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Course for Young Doctors

Young Doctors Course: Lecture VI

Schmidt Number: S-5572

On-line since: 10th September, 2008

LECTURE VI

Dornach, January 7, 1924

For reasons I will not now mention, I will postpone the more esoteric lecture I had intended to give today, to the end of this course, and speak to you now about something else.

A certain amount of astonishment may have been caused when it was said yesterday that if we want to get at the realities, we must think, for instance, of thought being behind solid, earthy phenomena, and courage behind all that is of the nature of air. There is a significance from the point of view of medical history in having our attention drawn to the fact that thought is to be connected with all that is solid, earthy, all that stands before us with definite contours. For this leads us to say to ourselves that thought — thought as a force — is not to be connected with the watery, with the circulation of fluids in the human organism. Neither is thought to be connected with the airy and the warmth nature in man. We have spoken of the conception we must have of the air and the warmth in the cosmos. Within the human being, too, all these things are present, but in a particular form. Within the human being it is like this — only that which has contours, including that which, although it may be soft and pliable, has, nevertheless, the character of solidity, only this may be thought of as corresponding to thought. We have said that behind the fluid, or the watery element which confronts us in the physical world, we have to think of something spiritual — namely, something that is of the nature of feeling.

This element of feeling within the human organism must be thought of in a special way. We usually think of subjective feeling in this connection; we think of feeling that is connected with the psychical and bodily constitution of the human being. But within the human being, feeling is not merely this direct experience; feeling has an up-building activity within the human being. The watery or fluid body, as a formation of the universal, cosmic fluidity, contains feeling as its very essence. This etheric activity that works within the fluid body must be understood, but it cannot be understood by the same kind of knowledge that we apply to something that is outside the human being, because the substances and processes within the human organism do not work in the same way as they do in the external environment. The moment we come to the fluid organism — when we have to do with a part of the human organization which is in fluid circulation, although there are vascular organs within it — in that moment the knowledge forces which can be applied to what is outside the human being in the physical world are no longer adequate.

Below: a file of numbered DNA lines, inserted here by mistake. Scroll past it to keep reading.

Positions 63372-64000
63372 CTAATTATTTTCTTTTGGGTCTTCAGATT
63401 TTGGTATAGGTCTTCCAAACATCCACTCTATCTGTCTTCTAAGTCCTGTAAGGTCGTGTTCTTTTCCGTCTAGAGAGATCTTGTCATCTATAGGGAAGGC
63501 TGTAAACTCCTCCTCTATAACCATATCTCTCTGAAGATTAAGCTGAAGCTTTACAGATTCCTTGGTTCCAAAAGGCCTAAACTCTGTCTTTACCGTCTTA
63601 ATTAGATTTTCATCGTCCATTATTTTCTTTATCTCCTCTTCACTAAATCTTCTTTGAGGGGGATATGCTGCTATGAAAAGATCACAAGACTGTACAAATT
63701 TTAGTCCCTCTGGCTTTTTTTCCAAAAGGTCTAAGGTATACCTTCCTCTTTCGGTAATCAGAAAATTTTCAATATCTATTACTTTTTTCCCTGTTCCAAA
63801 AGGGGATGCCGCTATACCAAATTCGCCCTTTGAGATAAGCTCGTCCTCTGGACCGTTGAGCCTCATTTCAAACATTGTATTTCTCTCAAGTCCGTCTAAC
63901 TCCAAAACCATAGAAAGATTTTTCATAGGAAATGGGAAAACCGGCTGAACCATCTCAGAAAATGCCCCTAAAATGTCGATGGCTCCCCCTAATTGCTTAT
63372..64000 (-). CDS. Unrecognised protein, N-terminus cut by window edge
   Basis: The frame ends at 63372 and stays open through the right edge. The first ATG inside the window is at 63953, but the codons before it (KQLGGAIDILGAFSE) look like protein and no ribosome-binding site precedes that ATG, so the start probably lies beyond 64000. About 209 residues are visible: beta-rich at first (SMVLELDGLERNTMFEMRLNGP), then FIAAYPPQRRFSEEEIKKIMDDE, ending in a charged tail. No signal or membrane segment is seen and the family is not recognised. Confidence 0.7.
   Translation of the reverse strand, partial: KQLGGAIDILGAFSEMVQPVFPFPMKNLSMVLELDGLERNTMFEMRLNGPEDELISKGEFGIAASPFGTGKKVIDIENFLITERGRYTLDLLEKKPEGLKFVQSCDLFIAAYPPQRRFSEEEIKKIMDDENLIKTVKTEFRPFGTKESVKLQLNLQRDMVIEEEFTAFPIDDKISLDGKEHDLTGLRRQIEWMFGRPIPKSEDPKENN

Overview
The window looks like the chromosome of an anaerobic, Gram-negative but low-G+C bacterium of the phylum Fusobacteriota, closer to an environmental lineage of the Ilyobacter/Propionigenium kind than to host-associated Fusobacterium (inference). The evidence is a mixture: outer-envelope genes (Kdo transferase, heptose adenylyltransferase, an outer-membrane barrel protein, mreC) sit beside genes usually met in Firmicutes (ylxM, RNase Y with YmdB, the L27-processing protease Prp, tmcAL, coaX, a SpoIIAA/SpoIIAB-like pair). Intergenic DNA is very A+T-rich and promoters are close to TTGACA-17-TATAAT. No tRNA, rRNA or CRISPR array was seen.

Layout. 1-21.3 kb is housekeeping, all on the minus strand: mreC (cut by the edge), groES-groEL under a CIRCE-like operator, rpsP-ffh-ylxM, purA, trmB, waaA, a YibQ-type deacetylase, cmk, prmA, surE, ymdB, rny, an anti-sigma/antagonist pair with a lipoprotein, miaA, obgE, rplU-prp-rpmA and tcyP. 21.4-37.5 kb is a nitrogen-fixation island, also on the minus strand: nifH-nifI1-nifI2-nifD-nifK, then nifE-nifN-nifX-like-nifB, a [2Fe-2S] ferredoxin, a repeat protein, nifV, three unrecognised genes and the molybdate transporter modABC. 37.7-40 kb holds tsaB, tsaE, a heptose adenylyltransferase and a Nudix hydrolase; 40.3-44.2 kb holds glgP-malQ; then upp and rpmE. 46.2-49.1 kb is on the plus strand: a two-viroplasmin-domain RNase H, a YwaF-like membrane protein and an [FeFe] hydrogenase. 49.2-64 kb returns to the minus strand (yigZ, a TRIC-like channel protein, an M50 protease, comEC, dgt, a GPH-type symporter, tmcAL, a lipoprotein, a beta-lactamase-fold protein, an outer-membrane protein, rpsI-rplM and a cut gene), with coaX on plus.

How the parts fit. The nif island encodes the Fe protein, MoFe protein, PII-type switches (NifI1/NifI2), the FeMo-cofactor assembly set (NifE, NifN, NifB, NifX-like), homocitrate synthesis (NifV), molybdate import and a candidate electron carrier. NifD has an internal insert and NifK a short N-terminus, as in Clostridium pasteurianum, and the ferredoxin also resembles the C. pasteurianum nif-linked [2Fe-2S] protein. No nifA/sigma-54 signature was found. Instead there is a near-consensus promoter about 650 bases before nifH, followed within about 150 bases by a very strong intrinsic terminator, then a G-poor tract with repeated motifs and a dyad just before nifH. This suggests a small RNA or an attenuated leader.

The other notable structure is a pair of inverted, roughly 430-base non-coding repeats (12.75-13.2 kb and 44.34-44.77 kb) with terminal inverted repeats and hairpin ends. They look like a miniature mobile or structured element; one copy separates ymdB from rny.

That is why medicine lost its knowledge of the fluid man—that was the last of the higher members of which knowledge was lost. One may say that up to the middle forties of the nineteenth century, medicine still had an inkling of the existence of this fluid man. People spoke of the humors, of the circulation of the fluids, of the mixture and the separation of the fluids. Medicine was not confined to the physiology and pathology of cells but actually perceived the combinations and separation of fluids. In the nineteenth century, of course, it was all tradition, but this tradition led back to the time before the fifteenth and sixteenth centuries, when men had not only tradition but also actual knowledge — knowledge in the form in which we today wrestle for in Anthroposophy and should be able to reach in imagination. Knowledge in those days had, it is true, an illusionary character, but men had instinctive imaginations. It was known that the human organism cannot be understood by mere sense perception and cogitation; it was known that thinking and sense observation could only be applied to those parts of the organism which have firm contours, and that knowledge of the circulation of the fluids in the watery man must be gained through imagination. It is, therefore, not to be wondered at that the perception of this fluid man was lost. Perception of the fluid man can only come again when we attain to imaginations in full consciousness.